The initiative — the Agriculture Innovation Mission for Climate, or AIM for Climate — brings together more than 140 global partners from the public, private and non-profit sectors with a view to doubling investment in science-based and data-driven decision and policymaking relating to two of the most pressing issues facing the MENA region: food security and climate change, media reported last week.
Like most countries in the MENA region, the UAE is heavily dependent on food imports — in 2019 the UAE food trade value (imports, exports, and re-exports), amounted to $24.7 billion. Any serious disruption in food supplies will affect all countries both rich and poor. The need for ambitious initiatives to invest in scientific solutions and innovations has never been greater.
These initiatives must also have a spillover effect, where countries can share their experiences with others in the region. The set of new challenges, pandemics, climate change and global conflicts, should open the way to fostering Inter-Regional trade in addition to creating regional funds to invest in countries that have the arable land, water resources but lack new technologies and necessary funding to increase production and expand the use of available land.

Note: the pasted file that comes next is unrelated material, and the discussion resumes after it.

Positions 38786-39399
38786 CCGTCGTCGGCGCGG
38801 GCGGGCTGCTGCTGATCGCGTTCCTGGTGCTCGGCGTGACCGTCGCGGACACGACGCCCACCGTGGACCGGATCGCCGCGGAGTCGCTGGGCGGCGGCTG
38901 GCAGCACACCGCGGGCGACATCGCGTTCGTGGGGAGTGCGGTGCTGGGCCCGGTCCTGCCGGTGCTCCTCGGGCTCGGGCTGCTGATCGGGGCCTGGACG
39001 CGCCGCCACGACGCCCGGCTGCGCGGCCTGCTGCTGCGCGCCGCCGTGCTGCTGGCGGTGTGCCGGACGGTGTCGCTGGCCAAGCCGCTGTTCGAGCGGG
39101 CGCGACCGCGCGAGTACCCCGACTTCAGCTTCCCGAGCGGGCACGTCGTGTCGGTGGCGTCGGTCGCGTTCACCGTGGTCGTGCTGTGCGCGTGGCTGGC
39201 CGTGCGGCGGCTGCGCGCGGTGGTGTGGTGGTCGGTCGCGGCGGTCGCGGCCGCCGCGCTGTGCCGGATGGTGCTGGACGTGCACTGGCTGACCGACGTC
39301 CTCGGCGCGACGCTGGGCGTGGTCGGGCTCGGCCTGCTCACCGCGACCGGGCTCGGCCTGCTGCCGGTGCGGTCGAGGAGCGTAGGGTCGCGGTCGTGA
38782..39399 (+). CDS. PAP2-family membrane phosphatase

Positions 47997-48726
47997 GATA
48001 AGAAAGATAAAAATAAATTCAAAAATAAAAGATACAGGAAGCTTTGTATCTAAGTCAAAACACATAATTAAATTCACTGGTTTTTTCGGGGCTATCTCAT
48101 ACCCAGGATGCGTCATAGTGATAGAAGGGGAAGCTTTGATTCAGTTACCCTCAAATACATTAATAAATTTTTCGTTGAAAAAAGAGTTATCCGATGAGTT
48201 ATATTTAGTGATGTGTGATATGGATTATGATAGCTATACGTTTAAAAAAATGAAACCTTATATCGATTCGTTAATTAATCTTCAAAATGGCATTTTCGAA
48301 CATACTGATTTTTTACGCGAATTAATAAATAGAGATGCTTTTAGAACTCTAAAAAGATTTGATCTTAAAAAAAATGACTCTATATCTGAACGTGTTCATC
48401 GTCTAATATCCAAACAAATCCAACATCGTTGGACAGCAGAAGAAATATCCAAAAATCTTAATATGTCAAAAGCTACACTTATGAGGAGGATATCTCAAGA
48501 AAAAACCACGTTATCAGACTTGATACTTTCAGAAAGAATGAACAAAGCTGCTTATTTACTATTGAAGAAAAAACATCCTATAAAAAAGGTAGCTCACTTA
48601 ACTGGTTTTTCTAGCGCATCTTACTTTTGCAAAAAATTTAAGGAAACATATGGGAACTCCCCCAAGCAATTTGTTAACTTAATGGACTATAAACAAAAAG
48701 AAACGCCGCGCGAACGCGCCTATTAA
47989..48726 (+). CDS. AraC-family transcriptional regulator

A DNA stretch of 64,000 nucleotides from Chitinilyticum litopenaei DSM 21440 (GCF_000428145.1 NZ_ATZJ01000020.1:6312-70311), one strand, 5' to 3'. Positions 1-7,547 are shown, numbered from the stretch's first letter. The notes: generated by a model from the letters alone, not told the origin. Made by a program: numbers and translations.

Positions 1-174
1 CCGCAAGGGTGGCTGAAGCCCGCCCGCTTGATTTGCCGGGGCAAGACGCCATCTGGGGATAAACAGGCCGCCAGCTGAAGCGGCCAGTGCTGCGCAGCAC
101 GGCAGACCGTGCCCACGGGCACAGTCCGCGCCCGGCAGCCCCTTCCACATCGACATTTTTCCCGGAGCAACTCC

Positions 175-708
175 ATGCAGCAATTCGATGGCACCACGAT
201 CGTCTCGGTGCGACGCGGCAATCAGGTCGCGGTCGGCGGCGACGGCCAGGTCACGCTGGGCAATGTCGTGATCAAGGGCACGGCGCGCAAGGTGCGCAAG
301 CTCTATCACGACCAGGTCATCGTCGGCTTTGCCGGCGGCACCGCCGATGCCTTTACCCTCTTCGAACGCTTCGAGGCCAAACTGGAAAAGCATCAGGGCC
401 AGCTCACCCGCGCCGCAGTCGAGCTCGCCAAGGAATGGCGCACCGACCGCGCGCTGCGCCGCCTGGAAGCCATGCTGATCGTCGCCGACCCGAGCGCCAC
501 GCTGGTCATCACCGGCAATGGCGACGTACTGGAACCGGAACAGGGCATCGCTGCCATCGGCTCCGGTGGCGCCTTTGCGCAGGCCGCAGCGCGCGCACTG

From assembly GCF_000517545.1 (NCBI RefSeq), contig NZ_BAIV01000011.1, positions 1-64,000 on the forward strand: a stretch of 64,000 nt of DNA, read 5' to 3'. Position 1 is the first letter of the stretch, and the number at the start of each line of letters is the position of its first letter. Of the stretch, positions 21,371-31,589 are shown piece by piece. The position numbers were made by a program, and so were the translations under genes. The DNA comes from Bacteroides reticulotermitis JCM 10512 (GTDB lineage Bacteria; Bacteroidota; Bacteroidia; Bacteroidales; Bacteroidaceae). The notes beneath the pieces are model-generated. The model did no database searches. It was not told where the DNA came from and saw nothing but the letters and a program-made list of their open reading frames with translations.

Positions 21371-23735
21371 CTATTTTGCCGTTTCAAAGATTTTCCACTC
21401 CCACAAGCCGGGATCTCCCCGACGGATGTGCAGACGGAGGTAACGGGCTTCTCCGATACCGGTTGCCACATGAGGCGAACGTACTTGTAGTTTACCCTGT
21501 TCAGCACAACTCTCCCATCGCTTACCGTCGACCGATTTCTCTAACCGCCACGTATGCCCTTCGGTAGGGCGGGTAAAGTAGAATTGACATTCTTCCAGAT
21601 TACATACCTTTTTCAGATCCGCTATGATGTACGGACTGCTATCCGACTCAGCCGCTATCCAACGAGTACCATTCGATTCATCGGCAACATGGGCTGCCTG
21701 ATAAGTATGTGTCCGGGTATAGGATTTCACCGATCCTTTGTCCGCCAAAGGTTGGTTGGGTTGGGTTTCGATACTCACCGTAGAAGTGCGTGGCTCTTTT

Sudan is a good example as well as other countries in North Africa and the Levant. In the case of Sudan, once called the Arab world food basket, wheat imports in 2020, reached $530 million, becoming the 27th largest importer of wheat in the world. At the same time wheat production recorded a historic 1.115 million-ton harvest from 315,500 hectares of farmland in 2020. Experts agree that new technologies, investments and good management could double Sudan’s wheat production in a few years.
Aside from creating a regional food basket network that could decrease reliance on far away markets and alleviate logistical challenges, such a network would have an immediate effect on sociopolitical issues such as unemployment, poverty as well as undernourishment. Inter-Regional security is becoming a must in today’s world.
Speaking in late February after the inaugural ministerial meeting of AIM for Climate at Expo 2020 Dubai, Mariam Almheiri, the UAE’s minister for climate change and environment said partnerships such as AIM for Climate are critical to help arid countries such as those in the MENA region to learn from the experiences of others.
She added: “We are keen to share our experience with our partners and work with other countries to address critical challenges of our food systems.” Almheiri told guests at the Expo 2020 Dubai meeting that “we see ourselves as an open lab to innovate, discover and put forward solutions.”
The UAE’s experience in such a crucial and strategic area of food security should encourage other countries in the region to launch their own initiatives that would complement that of the UAE and lead to forming a regional alliance against hunger and dependency on outside markets.
Osama Al Sharif is a journalist and political commentator based in Amman.